Friday, 26th April 2024 from 2 pm to 5.30 pm

Session on co-algebra concepts
Jeffrey Elawani (University McMaster et Université Paris Cité)
Measurement and numbers in Leibniz. A coalgebraic approach to continuous quantities?
Abstract :
In his important works on the evolution of the concept of ratio in Renaissance and early modern time, Antoni Malet points out that many early modern scholars assumed a concept of continuous numbers that is at best ill-grounded relative to the traditional Euclidean conception of ratios and at worst plainly circular. At first sight, the conception of numbers and ratios found in Leibniz is open to these same critiques.
In this talk, to the contrary, I argue that Leibniz developed a conception of number that is free of the circularity criticized by Malet. Moreover, although it is not without difficulties, I hint that the conception is based on valuable and (for the time) commendable foundational insights. I end the talk with a discussion of some aspects of contemporary coalgebraic characterizations of the continuum that, I believe, are relevant for the appreciation of Leibniz’s own conception.
The Leibnizian concept of number I discuss is based on the measurement of continuous quantities. In Leibniz, this measurement consists in a procedure of iterative division that yields a sequence of repetitions of parts. Following (Costantini, F. and Elawani, J. (2024)), I argue that this procedure involves no notion of abstract numbers. Abstract numbers are rather the common feature (the common form of comparison) shared by all the different measurement procedures, be they measurement of lines, surfaces, forces etc.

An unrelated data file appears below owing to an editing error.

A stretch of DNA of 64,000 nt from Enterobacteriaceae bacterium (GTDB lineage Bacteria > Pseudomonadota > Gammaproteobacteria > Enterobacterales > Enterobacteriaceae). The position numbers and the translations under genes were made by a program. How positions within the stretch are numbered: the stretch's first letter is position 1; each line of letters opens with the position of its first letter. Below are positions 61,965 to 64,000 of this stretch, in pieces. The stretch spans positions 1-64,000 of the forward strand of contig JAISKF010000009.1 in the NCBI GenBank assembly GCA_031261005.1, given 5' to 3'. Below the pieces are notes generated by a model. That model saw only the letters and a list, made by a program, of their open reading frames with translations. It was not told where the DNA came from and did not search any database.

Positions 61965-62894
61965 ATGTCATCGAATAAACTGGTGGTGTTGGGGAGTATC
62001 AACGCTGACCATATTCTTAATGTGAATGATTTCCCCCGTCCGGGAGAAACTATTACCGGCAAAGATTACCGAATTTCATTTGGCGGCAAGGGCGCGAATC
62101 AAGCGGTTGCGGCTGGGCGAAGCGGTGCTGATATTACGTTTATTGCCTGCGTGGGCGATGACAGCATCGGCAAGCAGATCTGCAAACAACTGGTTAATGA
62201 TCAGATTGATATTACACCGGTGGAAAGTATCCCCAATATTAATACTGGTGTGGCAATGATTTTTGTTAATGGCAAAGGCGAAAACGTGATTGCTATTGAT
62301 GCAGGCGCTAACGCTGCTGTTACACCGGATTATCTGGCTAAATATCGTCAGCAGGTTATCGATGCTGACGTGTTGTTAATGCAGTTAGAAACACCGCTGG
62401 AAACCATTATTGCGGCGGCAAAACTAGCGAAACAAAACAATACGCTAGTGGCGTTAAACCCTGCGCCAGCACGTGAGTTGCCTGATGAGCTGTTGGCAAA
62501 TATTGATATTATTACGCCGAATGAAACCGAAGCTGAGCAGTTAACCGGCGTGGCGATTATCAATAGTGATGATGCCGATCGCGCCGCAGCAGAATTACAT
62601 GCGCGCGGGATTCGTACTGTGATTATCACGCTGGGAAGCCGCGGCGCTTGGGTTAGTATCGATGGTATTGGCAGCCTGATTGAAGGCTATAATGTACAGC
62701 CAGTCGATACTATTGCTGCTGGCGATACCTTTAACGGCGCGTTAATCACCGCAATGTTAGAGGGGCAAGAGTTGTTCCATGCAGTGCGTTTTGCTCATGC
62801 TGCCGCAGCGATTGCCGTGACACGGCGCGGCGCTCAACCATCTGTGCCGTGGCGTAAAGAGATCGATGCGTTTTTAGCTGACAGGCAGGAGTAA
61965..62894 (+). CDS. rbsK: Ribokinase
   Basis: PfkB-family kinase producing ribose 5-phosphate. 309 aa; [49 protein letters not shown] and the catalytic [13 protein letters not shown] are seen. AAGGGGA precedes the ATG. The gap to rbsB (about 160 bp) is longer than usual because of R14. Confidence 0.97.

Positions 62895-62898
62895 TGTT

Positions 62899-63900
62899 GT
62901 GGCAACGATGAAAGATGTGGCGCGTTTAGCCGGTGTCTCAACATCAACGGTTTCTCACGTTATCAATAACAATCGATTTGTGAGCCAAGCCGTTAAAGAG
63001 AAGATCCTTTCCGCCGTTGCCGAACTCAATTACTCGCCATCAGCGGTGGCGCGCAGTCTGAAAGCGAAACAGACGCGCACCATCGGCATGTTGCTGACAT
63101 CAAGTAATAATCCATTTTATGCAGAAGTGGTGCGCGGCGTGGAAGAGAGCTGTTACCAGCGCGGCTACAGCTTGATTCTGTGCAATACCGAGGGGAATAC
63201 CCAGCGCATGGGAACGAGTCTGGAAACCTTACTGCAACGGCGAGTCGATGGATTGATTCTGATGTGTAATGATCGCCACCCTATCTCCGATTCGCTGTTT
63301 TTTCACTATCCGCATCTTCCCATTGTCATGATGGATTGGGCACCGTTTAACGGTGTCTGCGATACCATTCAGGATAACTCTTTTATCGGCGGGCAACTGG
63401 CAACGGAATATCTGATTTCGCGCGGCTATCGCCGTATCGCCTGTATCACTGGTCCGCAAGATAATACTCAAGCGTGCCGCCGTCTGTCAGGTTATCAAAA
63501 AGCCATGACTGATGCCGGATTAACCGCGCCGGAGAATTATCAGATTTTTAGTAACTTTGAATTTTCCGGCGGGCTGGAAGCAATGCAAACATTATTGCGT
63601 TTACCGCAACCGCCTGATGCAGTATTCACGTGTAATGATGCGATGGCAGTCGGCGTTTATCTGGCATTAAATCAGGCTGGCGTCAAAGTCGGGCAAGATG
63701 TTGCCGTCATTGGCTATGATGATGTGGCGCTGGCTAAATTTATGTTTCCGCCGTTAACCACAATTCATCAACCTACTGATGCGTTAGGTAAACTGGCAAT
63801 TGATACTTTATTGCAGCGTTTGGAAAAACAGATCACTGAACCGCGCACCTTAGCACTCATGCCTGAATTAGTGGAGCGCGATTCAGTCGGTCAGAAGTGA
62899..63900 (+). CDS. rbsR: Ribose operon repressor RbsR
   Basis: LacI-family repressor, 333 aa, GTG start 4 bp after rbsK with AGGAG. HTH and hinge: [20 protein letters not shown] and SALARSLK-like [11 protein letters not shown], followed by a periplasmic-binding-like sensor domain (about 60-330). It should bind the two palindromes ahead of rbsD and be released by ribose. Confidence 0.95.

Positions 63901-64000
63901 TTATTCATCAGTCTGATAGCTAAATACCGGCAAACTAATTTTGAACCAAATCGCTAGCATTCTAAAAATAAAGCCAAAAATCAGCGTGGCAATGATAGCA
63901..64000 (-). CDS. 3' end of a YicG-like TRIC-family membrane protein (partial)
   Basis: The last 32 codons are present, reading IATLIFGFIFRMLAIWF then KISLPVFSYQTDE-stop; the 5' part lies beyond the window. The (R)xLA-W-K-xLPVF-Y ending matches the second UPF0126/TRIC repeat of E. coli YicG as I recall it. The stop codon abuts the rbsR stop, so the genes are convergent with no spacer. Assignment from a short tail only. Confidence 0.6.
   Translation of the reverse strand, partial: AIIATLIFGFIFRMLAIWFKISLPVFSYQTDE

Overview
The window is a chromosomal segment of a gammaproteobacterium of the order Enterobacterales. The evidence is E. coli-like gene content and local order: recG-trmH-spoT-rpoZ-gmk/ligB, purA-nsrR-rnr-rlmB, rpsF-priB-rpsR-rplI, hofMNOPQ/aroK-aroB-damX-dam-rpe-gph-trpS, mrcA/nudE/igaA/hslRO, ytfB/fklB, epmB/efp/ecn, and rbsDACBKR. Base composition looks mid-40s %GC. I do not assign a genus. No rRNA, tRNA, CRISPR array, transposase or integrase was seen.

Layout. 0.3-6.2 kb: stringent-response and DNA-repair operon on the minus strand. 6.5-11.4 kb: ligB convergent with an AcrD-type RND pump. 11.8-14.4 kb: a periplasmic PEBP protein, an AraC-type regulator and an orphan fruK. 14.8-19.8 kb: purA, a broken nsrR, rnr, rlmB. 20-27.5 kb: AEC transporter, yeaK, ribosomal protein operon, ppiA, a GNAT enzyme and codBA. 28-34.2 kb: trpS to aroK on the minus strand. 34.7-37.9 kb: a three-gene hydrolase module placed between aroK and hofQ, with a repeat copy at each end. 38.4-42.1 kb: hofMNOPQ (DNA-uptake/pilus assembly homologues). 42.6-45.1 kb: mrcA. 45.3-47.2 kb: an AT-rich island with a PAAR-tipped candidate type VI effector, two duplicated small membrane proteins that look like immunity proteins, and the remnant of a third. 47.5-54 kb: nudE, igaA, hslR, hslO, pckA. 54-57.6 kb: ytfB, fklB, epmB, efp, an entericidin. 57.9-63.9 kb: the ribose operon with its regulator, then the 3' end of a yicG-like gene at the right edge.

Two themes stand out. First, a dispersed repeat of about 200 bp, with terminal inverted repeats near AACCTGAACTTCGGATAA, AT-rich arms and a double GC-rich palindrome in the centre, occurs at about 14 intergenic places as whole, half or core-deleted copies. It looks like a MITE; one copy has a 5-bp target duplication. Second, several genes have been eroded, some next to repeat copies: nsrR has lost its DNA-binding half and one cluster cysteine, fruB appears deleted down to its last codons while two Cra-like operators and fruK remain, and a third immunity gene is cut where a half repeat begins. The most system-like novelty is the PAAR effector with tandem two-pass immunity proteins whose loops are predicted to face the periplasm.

Graham Leach-Krouse (Software engineer et auparavant à Kansas University)
Coalgebras for philosophers
Abstract :
In this talk, I introduce F-algebras and F-coalgebras, with some familiar examples of each. I make the case for both the intrinsic philosophical interest of coalgebras (for example, as potential sources of insight into the intuitive concept of the continuum) and for the significance of the algebra/coalgebra duality.

Friday, 17th May 2024 (this session will take place from 9.30 am to 1.00 pm in room Rothko 412B Condorcet building Université Paris Cité 4 Rue Elsa Morante Paris 75013)

François Lê (Institut Camille Jordan, Université Claude Bernard Lyon 1)

Nicolas Michel (Bergische Universität Wuppertal)

Friday, 31st May 2024 from 2 pm to 5.30 pm. Room to be defined
Additional session

Friday, 10th June 2024 (this session will take place from 9.30 am to 1.00 pm in room 569 Olympe de Gouges building Université Paris Cité 8 Rue Albert Einstein)

. . . . . . . .


Building Condorcet, University Paris Cité, 4 rue Elsa Morante, 75013 - Paris*.Map